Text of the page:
and laws and regulations to govern how they live and how they are


They put us in touch with a guardian from a different property


with a different story - more representative, they say,


of the majority who want cheap, short-term accommodation.


It's a secured building and I feel very, very, very safe.


Minimum standards should always be kept, and at Camelot we completely


thrive for that to happen, and we make sure that happens


It's like everywhere, sometimes things slip or we are not


told until the next time we visit, but the fact of the matter


You know, we have a visit here to the property we are at today,


and it is absolutely in good condition.


Labour in Bristol are desperate to solve the city's housing crisis,


but admit in this case things have gone wrong.


I would be very concerned if we were to try to use this


process again, which involved people living in those sorts of properties


without the proper conditions, because creating tenancies


in properties which, at some point, we will no longer use,


But Nic is a guardian, not a tenant, and doesn't have the same rights.


We are squatters with permission, almost.


With other guardians, he is challenging this in court,


in what could be a test case for the sector.


You're watching your regional news programme, BBC Points West,


on this increasingly cold Wednesday night.


And stay with us, as there's plenty still bring to you tonight.


Including: We find about the unit in Gloucester on stand-by to command


Nato troops if they're needed in a global emergency.


And after the glitz of Strictly, could swing be the way to shift


A man has gone on trial in Taunton for sex offences alleged to have


been committed when he was just ten years old.


It's claimed that 31-year-old Andrew Margetts was actually abusing


children younger than himself when he was just eight.


He denies a total of 23 charges including rape,


sexual activity with a child and false imprisonment.


The family of a Taunton bar manager are calling for a fresh


Josh Clayton was found dead on the Isles of Scilly in 2015.


The inquest into his death has now been suspended,


because a witness has claimed he'd seen him involved in an argument


There's calls for Bristol to provide a safe drugs clinic


where addicts can inject themselves under supervision.


Late last year, Glasgow approved its first


Now, Transform - an organisation calling for a change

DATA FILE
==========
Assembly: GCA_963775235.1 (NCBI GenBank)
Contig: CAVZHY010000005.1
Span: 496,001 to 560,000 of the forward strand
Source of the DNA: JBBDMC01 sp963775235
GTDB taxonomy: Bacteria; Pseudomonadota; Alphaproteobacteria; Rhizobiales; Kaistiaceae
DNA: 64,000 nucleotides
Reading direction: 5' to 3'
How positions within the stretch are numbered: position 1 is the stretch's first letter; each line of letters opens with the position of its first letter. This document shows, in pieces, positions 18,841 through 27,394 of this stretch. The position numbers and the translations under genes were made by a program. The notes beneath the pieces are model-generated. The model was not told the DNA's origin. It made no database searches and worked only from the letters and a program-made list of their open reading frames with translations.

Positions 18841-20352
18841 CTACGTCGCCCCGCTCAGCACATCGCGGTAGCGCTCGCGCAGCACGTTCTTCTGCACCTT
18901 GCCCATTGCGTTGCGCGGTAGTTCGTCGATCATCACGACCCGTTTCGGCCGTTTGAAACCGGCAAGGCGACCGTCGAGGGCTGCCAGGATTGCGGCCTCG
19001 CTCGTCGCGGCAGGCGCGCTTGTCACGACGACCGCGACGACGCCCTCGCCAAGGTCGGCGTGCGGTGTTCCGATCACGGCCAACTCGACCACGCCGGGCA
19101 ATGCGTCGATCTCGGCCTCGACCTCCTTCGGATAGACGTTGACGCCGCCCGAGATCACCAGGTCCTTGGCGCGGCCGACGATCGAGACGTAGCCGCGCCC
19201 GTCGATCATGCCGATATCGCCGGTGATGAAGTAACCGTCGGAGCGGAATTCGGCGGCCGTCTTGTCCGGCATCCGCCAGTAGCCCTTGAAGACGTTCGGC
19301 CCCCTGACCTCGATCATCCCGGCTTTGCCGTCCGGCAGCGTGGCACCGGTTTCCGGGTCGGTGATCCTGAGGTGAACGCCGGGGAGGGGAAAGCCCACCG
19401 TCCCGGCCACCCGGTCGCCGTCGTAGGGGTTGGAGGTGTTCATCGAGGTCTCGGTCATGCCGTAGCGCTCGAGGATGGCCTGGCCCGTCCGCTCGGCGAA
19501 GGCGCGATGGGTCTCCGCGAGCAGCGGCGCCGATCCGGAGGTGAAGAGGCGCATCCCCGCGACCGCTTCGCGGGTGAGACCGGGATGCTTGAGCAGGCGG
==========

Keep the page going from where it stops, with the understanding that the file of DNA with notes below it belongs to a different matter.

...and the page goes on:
in drugs policies - wants to see a centre in the west


This old petrol station just opposite Temple Meads has


Covered in undergrowth and with some form of shelter,


people have been coming here and injecting drugs.


In the space of just two hours, those clearing up this site


found over 100 needles, filling these sharps bins.


So is it now time to have a safe place for users to go,


In Glasgow, they are looking at introducing one of these,


partly because they get a lot of HIV infections from sharing needles,


and you save about ?400,000 for every one of those you avoid,


but also because of these places allow the drug users to come


into contact with health workers and support, and then they can move


them on and move them off drugs, and offer them lives away from petty


crime and so on, to the benefit of society as a whole.


There are more drug-related deaths here than anywhere else in Europe.


Safe Injection Facilities could be an answer -


hygenic spaces where people who are on drugs can at least


Maggie Telfer has worked with addicts for over 30 years


and believes there has been an increase in people


But over the last 18 months, couple of years, and certainly


from our perspective is linked to a larger number of people


who are street homeless are living in accommodation


where they are injecting and they do not have


any other choice but to do it in a public place.


I think the real issues are how we would pay for them.


Since funding the drug and alcohol services was given


to local authorities, so to Bristol, from the central


Government a few years ago, we are now looking at 20% less


of that funding over the next five years.


Many cities around the world have found the money for them and have


seen less drug use in public places, fewer discarded needles.


The question is, as funding is cut, who here would pay?


Liz Beacon, BBC Points West, Bristol.


As we've heard, back in October, Glasgow was given approval


to open the UK's first ever Supervised Injection Facility.


David Liddell is from the Scottish Drugs Forum and joins us now.


Do supervised injection facilities really help?


Absolutely, there is a huge body of evidence particularly across Europe


within the region of 90 centres in operation, for now a body of


evidence of 30 years. They definitely work, yes. The most


important aspect, certainly in the Glasgow context is, and it sounds


like the Bristol situation may be similar, is that it provides an


important first step and way of reaching out to what we have, a